The Spanish Gay Movement under Francoism

The Spanish Gay Movement under Francoism

Spain is one of the most progressive states in the world when it comes to civil rights for LGBTQ people but this was not always the case

Spain for almost forty years-from 1939 to 1975-was a victim of the fascist dictatorship of Generalissimo Francisco Franco, who imposed a severe policy of censorship, control and persecution on the Spanish population in order to stifle any slightest outbreak of resistance and struggle against his regime.

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Among the victims of his dictatorship were many political opponents and also gays, who had to hide — for decades — their identities and at the same time suffer violence, humiliation, imprisonment and even life because of their being gay.

This is 1954, when Franco’s dictatorial fascist rule passed the Dangerousness and Social Rehabilitation Law, in which gays were considered on par with social delinquents such as thieves, beggars, drug addicts and prostitutes.

This Law provided for the possibility of arresting, fining, interning in labor camps or asylums, or subjecting to forced conversion therapy any citizen suspected of being gay or of having same-sex relations. Francoist police could safely search homes, premises and citizens without warrants; moreover, Francoist agents were heavy-handed and used torture and violence to extract confessions.

According to data, between 1954 and 1975, the Francoist regime arrested about 5,000 gay citizens and still others suffered abuse and discrimination.

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Despite the Francoist terror regime, many gays managed to unite and resist through the creation of networks of solidarity and support. For example, in Barcelona, Madrid, and Valencia, the homophobic repression of the Franco regime was less severe, thanks to the presence of intellectuals, artists, and students. Some Spanish venues such as Chicote (bars) and Doré (cinemas) became meeting points and refuges for gay citizens.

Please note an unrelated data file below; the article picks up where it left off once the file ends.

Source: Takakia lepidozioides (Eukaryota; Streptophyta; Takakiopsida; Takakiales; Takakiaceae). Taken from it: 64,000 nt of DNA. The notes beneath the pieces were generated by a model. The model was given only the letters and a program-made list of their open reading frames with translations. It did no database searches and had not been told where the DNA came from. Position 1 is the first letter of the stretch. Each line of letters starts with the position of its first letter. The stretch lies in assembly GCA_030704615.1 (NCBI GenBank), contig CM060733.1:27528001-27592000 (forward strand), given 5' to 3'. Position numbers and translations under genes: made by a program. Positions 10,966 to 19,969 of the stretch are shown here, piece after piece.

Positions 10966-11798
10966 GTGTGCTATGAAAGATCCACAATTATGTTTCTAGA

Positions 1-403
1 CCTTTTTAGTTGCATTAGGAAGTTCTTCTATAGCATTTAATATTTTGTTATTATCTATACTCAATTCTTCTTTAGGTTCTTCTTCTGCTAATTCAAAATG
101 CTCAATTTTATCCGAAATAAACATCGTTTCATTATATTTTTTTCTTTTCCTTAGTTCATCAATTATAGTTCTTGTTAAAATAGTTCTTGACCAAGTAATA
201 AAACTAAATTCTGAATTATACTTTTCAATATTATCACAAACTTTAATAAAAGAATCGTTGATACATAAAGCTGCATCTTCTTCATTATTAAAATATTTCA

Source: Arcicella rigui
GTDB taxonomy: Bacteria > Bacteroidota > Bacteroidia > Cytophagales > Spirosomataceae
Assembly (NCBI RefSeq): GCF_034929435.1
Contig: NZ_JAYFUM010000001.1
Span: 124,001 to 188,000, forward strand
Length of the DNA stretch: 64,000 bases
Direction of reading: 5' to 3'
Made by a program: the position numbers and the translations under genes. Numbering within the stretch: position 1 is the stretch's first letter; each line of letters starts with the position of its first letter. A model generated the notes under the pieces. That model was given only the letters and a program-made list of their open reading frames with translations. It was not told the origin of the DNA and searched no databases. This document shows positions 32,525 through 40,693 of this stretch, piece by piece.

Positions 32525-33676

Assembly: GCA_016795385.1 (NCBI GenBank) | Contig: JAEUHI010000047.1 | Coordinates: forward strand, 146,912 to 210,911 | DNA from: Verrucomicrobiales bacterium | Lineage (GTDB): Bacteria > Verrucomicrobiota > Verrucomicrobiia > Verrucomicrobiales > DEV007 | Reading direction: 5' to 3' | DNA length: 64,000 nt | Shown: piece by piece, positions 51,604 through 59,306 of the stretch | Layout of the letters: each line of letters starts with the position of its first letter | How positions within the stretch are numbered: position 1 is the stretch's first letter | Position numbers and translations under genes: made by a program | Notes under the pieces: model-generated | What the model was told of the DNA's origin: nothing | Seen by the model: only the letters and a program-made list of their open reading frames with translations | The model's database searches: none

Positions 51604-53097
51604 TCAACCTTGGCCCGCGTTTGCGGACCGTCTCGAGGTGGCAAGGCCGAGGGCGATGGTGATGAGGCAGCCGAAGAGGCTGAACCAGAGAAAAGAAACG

Others, however, organized into underground groups such as the Spanish Homosexual Liberation Movement (MELH) founded in 1971 with inspiration from U.S. and French LGBTQ civil rights struggles.

It was not until the death of fascist dictator Francisco Franco-in 1975-that Spain’s democratic transition opened with the handing over of the Spanish Crown to Juan Carlos I of Bourbon (designated in 1969 by the dictator himself as his successor).

The Francoist Anti-Gay Law was later abolished in 1979 with the decriminalization of homosexuality. During this period numerous LGBTQ movements and associations such as the Gay Liberation Front of Catalonia (FAGC), the Gay Collective of Madrid (COGAM) and the Homosexual Movement for Revolutionary Action (MOHAR) would emerge.

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The life of gays in Spain during Franco’s fascist dictatorship was a story of suffering, but also one of courage and hope. Gays fought for their dignity and freedom, and contributed to the democratization and modernization of the country. Today, Spain is one of the most advanced countries in terms of LGBTQ civil rights, and the memory of gays persecuted by Francoism is a reminder against all forms of oppression and intolerance.

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